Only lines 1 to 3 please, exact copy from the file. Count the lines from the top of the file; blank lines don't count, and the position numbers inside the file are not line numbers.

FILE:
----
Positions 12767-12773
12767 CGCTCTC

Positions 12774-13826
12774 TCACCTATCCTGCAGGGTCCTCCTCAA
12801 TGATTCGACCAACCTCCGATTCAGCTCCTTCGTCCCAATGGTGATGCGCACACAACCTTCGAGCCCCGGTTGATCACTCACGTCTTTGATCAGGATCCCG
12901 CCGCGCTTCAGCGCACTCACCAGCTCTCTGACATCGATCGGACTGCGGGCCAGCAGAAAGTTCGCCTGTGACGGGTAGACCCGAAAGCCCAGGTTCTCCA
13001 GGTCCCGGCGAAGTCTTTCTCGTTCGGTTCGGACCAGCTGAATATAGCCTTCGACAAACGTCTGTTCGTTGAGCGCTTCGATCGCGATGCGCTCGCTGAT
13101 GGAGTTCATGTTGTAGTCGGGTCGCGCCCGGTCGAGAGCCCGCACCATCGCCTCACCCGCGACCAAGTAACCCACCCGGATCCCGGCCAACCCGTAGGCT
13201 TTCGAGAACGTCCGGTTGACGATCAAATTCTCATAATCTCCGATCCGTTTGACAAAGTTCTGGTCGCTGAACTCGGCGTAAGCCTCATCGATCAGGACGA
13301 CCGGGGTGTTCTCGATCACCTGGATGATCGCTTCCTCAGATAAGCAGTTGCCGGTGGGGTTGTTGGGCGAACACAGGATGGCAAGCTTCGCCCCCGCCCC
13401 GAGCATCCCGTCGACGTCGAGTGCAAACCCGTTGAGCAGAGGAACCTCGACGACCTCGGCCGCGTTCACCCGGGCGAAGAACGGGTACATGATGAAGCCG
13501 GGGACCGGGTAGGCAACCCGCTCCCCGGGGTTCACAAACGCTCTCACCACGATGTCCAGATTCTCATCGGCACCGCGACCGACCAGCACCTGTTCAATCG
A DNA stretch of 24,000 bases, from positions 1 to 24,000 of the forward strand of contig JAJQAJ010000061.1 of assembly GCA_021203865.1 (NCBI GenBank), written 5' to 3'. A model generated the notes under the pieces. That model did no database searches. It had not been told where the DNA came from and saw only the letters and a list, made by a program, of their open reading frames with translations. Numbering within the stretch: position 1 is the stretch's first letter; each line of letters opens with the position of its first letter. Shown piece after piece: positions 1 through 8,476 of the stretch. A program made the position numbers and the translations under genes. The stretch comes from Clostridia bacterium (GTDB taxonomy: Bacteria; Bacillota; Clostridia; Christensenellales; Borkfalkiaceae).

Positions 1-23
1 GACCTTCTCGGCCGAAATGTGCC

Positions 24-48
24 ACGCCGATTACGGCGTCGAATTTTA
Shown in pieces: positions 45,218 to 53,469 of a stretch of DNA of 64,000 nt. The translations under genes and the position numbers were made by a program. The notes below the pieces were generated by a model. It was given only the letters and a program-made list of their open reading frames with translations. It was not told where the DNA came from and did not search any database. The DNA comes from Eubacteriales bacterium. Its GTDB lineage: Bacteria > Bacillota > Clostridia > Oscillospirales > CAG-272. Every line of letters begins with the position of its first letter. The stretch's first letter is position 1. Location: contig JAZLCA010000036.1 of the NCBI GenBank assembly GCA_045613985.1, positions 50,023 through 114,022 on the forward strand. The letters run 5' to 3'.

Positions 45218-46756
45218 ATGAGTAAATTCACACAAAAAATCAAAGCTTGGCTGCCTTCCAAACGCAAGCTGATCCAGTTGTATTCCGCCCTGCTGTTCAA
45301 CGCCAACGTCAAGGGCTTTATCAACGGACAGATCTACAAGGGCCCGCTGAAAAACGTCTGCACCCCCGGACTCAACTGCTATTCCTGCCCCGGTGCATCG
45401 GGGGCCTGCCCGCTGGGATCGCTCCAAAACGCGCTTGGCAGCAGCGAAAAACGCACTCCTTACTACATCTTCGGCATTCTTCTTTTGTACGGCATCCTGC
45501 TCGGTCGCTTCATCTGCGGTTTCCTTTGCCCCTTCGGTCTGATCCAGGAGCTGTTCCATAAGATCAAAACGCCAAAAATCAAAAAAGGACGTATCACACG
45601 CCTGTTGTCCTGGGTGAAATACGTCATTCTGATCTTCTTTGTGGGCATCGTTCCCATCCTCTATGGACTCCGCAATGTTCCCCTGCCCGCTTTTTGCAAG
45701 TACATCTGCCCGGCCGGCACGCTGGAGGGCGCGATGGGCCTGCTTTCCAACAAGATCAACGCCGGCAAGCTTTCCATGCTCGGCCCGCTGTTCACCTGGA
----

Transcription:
Positions 12767-12773
12767 CGCTCTC

Positions 12774-13826